As our staff created these changes it became increasingly clear that a major impediment, therefore a major area of needed support, was trying to turn traditional one-size-fits all classrooms into flexible learning spaces that facilitated personalized learning. Space matters. Our teachers, and principals, were scrounging throughout the district, finding old tables, leftover chairs, old bookcases and the like to create spaces. Being teachers they even turned to their own pocketbooks to buy furniture and looked for donations, but in the end there is only so much that can happen when the space you are given is four walls and a door.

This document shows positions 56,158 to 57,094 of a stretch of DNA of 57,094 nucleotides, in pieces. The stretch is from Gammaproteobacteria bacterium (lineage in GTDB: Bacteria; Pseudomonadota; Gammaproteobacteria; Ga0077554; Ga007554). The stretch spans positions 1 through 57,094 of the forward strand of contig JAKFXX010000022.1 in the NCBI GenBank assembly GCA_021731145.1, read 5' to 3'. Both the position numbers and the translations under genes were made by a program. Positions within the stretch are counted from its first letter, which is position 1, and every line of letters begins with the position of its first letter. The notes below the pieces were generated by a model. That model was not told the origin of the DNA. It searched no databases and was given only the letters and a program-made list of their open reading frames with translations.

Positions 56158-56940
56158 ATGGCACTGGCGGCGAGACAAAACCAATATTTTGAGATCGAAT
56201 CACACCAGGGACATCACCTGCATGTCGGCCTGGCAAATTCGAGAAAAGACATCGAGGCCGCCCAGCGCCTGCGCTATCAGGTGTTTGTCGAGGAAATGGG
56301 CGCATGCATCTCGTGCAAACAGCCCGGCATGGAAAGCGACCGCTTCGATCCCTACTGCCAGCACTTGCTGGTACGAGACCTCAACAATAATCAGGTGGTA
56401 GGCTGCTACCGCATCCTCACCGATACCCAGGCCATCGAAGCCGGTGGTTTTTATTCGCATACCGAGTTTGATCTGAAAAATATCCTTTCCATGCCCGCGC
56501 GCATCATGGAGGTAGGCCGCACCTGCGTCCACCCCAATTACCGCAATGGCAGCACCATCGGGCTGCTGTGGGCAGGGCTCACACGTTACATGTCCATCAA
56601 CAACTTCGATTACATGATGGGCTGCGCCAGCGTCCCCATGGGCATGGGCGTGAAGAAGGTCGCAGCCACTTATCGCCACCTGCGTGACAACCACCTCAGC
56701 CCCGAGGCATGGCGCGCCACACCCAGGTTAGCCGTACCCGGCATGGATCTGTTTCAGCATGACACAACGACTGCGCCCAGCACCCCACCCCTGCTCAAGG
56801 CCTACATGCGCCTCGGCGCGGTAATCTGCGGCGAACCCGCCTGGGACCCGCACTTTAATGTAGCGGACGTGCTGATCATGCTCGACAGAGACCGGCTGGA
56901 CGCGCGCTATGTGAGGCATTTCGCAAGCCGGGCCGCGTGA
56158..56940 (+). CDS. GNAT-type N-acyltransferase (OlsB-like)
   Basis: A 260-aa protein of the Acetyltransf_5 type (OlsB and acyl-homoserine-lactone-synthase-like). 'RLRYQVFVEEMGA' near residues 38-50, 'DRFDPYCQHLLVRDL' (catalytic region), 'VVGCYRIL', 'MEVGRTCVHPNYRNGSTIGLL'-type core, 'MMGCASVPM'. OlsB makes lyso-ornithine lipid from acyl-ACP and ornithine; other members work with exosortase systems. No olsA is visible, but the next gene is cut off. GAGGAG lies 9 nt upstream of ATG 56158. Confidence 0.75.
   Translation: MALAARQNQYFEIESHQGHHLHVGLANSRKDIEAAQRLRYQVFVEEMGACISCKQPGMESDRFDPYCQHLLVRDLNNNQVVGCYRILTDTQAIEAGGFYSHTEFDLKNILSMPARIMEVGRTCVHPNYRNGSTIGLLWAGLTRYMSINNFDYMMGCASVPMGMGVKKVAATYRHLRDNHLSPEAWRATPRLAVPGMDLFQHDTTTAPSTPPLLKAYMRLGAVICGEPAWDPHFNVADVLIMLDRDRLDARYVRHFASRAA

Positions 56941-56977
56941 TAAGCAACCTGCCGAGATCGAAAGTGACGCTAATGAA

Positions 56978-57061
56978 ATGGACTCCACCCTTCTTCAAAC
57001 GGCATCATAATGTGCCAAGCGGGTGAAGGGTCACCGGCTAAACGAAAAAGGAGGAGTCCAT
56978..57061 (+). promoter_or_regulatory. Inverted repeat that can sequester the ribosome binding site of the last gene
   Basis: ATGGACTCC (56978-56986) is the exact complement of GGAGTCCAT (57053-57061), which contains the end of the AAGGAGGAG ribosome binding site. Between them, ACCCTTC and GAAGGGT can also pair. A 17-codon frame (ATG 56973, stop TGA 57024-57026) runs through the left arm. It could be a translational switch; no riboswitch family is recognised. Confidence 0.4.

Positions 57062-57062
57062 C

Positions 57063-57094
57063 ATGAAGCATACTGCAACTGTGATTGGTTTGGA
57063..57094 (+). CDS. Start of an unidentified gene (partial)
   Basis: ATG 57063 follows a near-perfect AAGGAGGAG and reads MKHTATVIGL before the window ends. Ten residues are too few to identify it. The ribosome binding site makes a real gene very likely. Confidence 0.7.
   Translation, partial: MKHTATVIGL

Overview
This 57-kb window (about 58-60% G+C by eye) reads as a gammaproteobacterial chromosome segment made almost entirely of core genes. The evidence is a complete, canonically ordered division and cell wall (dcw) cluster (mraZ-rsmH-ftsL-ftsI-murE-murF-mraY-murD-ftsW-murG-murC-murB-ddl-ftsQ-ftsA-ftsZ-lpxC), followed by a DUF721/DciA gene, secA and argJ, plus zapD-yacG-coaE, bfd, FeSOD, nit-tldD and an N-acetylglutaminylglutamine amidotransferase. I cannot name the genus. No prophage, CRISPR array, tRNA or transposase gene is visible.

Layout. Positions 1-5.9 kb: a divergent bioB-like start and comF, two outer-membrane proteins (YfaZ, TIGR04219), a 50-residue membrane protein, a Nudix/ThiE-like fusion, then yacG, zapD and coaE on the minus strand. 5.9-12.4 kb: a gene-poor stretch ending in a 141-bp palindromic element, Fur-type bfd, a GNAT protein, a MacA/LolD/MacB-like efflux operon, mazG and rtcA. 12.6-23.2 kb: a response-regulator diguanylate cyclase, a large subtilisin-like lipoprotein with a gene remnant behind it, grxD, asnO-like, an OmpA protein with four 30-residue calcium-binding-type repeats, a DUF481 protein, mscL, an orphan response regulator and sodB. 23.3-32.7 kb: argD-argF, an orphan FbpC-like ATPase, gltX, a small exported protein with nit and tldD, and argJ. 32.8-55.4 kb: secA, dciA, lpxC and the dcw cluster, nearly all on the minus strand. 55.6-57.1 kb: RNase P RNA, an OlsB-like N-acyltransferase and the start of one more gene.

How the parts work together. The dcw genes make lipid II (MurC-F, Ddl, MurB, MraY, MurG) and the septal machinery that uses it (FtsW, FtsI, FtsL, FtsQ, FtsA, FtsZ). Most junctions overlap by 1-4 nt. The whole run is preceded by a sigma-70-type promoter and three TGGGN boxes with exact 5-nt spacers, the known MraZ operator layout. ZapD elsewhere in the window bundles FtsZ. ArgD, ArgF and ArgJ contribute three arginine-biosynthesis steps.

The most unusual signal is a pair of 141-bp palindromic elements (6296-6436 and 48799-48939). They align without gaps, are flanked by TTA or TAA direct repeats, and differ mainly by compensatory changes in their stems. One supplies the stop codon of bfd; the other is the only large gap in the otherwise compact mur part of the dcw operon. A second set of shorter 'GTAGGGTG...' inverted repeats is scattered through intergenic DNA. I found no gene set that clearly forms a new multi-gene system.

Following our staff’s lead, it was clear we needed to provide significant support in regard to creating spaces that truly supported their work, and their student’s work toward personalizing learning. Thus, the Innovative Spaces Project was born. Thanks to careful budgeting and the way district projects worked out, we found ourselves with extra budget to reinvest. Normally these extra dollars would go into meeting further facility needs, but we asked ourselves, “What if we spent these dollars directly in support our mission and strategic plan as a school district through an innovative space project in every building in our district?” Initially there was some skepticism as to the relative importance of this sort of work, but once our teachers and principals shared their passion for this work and how space matters in regard to them fulfilling our hopes and dreams for all students and for achieving our strategic plan these faded away.